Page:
The British and Irish Lions suffered their first defeat of this year’s tour on Wednesday evening as they went down 17-13 to a strong South Africa ‘A’ side.
The clash in Cape Town was dubbed as an unofficial fourth Test match by some observers due to the strength of the Springboks’ A team which featured numerous World Cup winners and a combined total of over 520 Test caps.
Afterwards, Sky Sports pundits Maggie Alphonsi, Sam Warburton, Ronan O’Gara and Sir Ian McGeechan came up with their key takeaways from the match with the start of the Test series against South Africa under 10 days away…
Alphonsi: Itoje deserves Test start
Maro Itoje was one of the stand-out performers for the Lions against South Africa ‘A’ and World Rugby Hall of Fame member Alphonsi believes the England second row has shown Lions head coach Warren Gatland more than enough to earn a start for the Test series.
“He was brilliant, and he played like a back row – he was everywhere,” Alphonsi said. “If you think about his stats, he won six of their own line-outs and made a steal, and in the line-out he was absolutely aggressive and put pressure on (Eben) Etzebeth.
“He was everywhere in regards to attack, trying to look for those offloads, and we’ve seen this a lot for England in the Six Nations where he looked for the charge-down.
“But, for me, what he does so well is leading the defence. When he takes a step up, everyone follows around him and I think he’s really stepped up and shown he deserves that No 4 jersey for the Test squad.”
Warburton: Work to do at the breakdown
The Lions were out of sorts in the first half, conceding two tries and trailing 17-3 at the break, but while Warburton believes areas such as the aerial battle and kicking game are easily fixed, the former Lions captain feels the tourists must do more work on winning the battle at the breakdown.
“The breakdown is hard because when you’re in the Lions team you’re preparing two teams a week and you focus on structure in the week – line-outs, defensive systems, attack plays and scrums,” Warburton said.
“The actual skill of getting to the breakdown first is kind of overlooked because you’re looking so much at structure and I think it’s something they need to visit in training.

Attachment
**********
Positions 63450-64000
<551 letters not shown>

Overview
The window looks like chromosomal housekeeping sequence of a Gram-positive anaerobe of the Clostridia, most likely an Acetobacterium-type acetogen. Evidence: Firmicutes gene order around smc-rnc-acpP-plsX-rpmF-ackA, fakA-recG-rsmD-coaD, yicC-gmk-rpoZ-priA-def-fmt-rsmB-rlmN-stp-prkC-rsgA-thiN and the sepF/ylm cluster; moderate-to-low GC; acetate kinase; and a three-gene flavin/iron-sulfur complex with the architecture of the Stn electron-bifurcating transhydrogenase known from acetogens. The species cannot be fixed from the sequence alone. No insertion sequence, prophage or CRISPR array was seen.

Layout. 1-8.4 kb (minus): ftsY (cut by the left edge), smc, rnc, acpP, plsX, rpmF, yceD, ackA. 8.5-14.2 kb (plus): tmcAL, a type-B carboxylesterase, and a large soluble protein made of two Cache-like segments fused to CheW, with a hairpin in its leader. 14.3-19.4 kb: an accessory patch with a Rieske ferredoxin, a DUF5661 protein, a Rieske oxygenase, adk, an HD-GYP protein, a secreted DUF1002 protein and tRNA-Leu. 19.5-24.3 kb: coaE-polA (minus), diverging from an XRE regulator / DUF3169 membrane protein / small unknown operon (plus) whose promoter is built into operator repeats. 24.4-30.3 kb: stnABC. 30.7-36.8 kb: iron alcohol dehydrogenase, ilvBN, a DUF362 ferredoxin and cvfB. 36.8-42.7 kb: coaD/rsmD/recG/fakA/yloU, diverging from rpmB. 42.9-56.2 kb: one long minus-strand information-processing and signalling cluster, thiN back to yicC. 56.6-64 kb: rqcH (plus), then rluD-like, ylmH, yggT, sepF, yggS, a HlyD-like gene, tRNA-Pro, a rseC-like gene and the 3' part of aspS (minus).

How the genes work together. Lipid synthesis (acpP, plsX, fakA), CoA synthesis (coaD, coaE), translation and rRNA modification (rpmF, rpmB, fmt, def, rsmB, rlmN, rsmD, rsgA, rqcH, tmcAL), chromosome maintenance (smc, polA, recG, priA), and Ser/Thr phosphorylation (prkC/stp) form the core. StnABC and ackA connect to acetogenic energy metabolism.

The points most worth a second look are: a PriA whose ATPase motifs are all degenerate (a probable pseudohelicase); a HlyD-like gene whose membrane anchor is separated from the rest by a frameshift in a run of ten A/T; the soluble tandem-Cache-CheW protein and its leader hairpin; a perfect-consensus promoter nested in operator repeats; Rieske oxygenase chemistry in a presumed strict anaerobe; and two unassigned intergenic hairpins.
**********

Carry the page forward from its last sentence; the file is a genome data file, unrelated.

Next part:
“It’s a skill like passing which every player needs to do and it’s only highlighted when you see a first half like that where South Africa were all over the ball.
“I’ve noticed it creeping in the last few games, the Lions are slow and that first man is slow, so when South Africa win that jackal turnover it’s not necessarily good turnover, it’s because the Lions are too slow and too high, so that’s mindset you can change in training.”
O’Gara: Springboks not suited to chasing the game
Three-time Lions tourist O’Gara saw signs of what Gatland’s side can expect from the Springboks in the upcoming Test matches and pointed to the importance of not allowing the hosts to gain any sort of lead.
“If they’re smart in attack and keep the ball, then get tempo in their game, they can cause major problems for South Africa,” O’Gara said. “I think this game could be a turning point in the tour.
“South Africa are a very different team if you have to chase against them rather than lead against them. Their game-plan isn’t suited to being behind, but if they lead and keep controlling the scrum and with their aggressive defence and kicking plan, that very much suits them.
“If the Lions were to lead, I think it causes all kinds of problems and if they can be brave with the ball, I think the Lions will get a lot out of the next three Tests.”
McGeechan: Second half was encouraging
The two tries the Lions conceded against South Africa ‘A’ came on the back of their own errors and McGeechan, who coached the team on two tours of South Africa, pointed to how well they competed once those were eliminated from their game.
“When you look at it, if the Lions felt South Africa’s pressure in the first 40 minutes, they know all they’ve got not to do is give points away,” McGeechan said.
“In the end, all of the points came from what the Lions were doing rather than what South Africa were doing and that is a big plus from the Lions.
“You have a kicking game which is well-structured, you keep a set piece which is structured, and you don’t force things, and then gradually it opens up.
“Then you get tempo in the game because your breakdowns are getting so much quicker one after the other, which is what they did in the second half very well.”
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